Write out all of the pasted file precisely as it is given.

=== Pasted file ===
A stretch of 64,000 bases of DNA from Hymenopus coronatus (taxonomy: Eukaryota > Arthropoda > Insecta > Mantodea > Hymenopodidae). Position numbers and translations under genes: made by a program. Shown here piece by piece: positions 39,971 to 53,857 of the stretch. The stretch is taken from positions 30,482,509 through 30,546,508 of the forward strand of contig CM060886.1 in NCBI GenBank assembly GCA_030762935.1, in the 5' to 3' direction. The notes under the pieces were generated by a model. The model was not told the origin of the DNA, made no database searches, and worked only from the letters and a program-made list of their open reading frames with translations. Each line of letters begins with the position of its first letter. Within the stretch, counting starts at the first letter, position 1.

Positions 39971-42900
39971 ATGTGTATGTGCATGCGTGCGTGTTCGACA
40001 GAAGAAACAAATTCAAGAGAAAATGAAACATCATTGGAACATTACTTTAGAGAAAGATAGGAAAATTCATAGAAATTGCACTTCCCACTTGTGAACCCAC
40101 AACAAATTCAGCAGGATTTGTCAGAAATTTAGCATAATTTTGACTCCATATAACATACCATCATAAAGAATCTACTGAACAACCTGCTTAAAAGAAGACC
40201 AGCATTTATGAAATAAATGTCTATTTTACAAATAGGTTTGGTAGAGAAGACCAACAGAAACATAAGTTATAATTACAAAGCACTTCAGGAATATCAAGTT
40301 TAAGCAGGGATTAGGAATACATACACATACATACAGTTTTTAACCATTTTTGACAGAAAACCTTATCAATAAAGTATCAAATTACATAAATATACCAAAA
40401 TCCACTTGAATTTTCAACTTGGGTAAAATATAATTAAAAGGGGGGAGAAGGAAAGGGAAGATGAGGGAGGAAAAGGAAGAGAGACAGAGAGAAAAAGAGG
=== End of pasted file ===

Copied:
A stretch of 64,000 bases of DNA from Hymenopus coronatus (taxonomy: Eukaryota > Arthropoda > Insecta > Mantodea > Hymenopodidae). Position numbers and translations under genes: made by a program. Shown here piece by piece: positions 39,971 to 53,857 of the stretch. The stretch is taken from positions 30,482,509 through 30,546,508 of the forward strand of contig CM060886.1 in NCBI GenBank assembly GCA_030762935.1, in the 5' to 3' direction. The notes under the pieces were generated by a model. The model was not told the origin of the DNA, made no database searches, and worked only from the letters and a program-made list of their open reading frames with translations. Each line of letters begins with the position of its first letter. Within the stretch, counting starts at the first letter, position 1.

Positions 39971-42900
39971 ATGTGTATGTGCATGCGTGCGTGTTCGACA
40001 GAAGAAACAAATTCAAGAGAAAATGAAACATCATTGGAACATTACTTTAGAGAAAGATAGGAAAATTCATAGAAATTGCACTTCCCACTTGTGAACCCAC
40101 AACAAATTCAGCAGGATTTGTCAGAAATTTAGCATAATTTTGACTCCATATAACATACCATCATAAAGAATCTACTGAACAACCTGCTTAAAAGAAGACC
40201 AGCATTTATGAAATAAATGTCTATTTTACAAATAGGTTTGGTAGAGAAGACCAACAGAAACATAAGTTATAATTACAAAGCACTTCAGGAATATCAAGTT
40301 TAAGCAGGGATTAGGAATACATACACATACATACAGTTTTTAACCATTTTTGACAGAAAACCTTATCAATAAAGTATCAAATTACATAAATATACCAAAA
40401 TCCACTTGAATTTTCAACTTGGGTAAAATATAATTAAAAGGGGGGAGAAGGAAAGGGAAGATGAGGGAGGAAAAGGAAGAGAGACAGAGAGAAAAAGAGG